Mammograms – what now?

For years, women who turn 40 have been told by their doctors that they’ve reached the age at which they have earned a new rite of passage – the yearly mammogram.  Ever cautious against the unrelenting threat of breast cancer, women have been told that this one exam could be the difference between life or death in the battle against the theoretical breast cancer that their body may be harboring.  Increased funding to breast cancer research and advocacy organizations like Susan G Komen Foundation have turned breast cancer into an impending threat for every woman, further raising awareness of the need for mammograms.

Given the “pervasiveness” of breast cancer and the emphasis on mammography, the medical community was shocked when in 2009, the US Preventative Services Task Force recommended that women before the age of 50 forgo routine annual mammograms, and the decision to pursue mammography should be tailored to the individual patient and discussed with her physician.  Those recommendations have largely been ignored by physicians and their patients, as advocacy organizations like the American Cancer Society and physician organizations blasted the task force, claiming it was abandoning women and preaching a dangerous lesson for preventative medicine.

What will likely be hailed as a landmark study was released by the British Medical Journal this week, and unless you’ve only been paying attention to the Sochi Olympics and the winter storm, you probably heard a thing or two about the study.

To quote the New York Times, “One of the largest and most meticulous studies of mammography ever done, involving 90,000 women and lasting a quarter-century, has added powerful new doubts about the value of the screening test for women of any age.”  The study randomized nearly 90,000 Canadian women between the ages of 40 and 59 to undergo either yearly mammogram and clinical breast examination or just clinical breast examination alone.  The purpose of the study was to see if cancers that couldn’t be felt on exam (nonpalpable) were clinically important or not; if you couldn’t feel the cancer, would it actually kill you?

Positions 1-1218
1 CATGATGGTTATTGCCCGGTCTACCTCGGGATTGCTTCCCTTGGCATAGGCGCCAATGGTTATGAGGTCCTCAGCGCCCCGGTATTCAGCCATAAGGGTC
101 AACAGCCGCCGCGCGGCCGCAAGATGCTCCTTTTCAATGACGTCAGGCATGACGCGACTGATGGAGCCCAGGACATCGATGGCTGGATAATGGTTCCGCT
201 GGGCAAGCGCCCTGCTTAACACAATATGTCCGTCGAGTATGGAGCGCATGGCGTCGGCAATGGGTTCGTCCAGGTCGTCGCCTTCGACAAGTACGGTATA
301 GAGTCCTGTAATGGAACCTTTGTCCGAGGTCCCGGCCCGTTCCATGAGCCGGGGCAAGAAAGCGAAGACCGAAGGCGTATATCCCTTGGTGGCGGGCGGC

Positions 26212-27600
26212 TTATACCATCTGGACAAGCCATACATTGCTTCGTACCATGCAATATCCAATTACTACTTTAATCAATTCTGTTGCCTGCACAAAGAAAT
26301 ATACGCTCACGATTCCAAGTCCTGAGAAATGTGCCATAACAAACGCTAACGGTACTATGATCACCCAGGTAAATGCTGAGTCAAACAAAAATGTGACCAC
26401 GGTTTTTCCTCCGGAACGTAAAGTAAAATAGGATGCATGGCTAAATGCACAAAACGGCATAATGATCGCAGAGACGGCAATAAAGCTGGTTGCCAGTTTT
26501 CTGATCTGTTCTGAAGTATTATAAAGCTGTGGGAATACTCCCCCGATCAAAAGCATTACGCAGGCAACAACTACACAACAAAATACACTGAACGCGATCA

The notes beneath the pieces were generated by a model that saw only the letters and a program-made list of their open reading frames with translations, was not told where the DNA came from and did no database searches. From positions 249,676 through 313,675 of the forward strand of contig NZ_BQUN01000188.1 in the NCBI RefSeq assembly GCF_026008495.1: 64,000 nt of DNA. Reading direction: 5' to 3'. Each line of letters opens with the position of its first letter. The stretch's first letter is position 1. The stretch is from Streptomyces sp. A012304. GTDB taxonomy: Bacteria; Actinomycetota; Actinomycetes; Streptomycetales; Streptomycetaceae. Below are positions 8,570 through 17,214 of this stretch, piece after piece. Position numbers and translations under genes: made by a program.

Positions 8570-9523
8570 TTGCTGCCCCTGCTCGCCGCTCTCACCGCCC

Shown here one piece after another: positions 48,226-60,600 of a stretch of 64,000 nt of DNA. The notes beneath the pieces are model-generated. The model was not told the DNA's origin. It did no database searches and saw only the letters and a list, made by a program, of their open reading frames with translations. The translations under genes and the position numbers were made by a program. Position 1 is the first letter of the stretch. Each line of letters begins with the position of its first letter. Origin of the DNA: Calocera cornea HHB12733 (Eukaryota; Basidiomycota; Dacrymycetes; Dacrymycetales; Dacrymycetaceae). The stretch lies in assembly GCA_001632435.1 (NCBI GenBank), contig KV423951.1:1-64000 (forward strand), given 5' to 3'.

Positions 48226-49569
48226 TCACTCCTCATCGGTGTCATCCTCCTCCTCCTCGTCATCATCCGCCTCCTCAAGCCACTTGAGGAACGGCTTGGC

The researchers claim the results show that clinically non-palpable cancers don’t actually matter much, with an equal number of women dying from breast cancer in both groups.  They go on to say that not only did mammogram fail to yield a survival advantage, but that the women who underwent yearly mammograms were also subjected to an increased number of unnecessary interventions, including surgery, radiation, and chemotherapy as well as psychosocial stress.

The notion that mammography isn’t as helpful as originally thought is not a new one.  Researchers, public health experts, and physicians have for years thought that the importance of mammography has diminished as newer treatments for breast cancer have emerged, making detecting early stage breast cancers less important.  It turns out that many cancers grow slowly or not at all; many women may likely to die from other conditions before the cancer would ever become relevant.  Some cancers even shrink or disappear on their own. the problem is that once detected, no one really knows if the cancer will actually be life-threatening.

Given all the attention that breast cancer receives, this new study is unlikely to sway the opinions of many women and their health care providers.  But could it be that mammography is being overperformed, subjecting countless women to unnecessary treatments?  We learned that PSA testing for prostate cancer ultimately proved to be overutilized… is mammography next?  Certainly, the study provides one more piece of evidence for the US Preventative Services Task Force to mull over when they next meet to discuss breast cancer screening.  It certainly should make every woman pause… and ask their doctor.


About justgngr

the ramblings of a medical professional by day, judgmental ginger by night
This entry was posted in health policy, medicine, newspaper and tagged . Bookmark the permalink.

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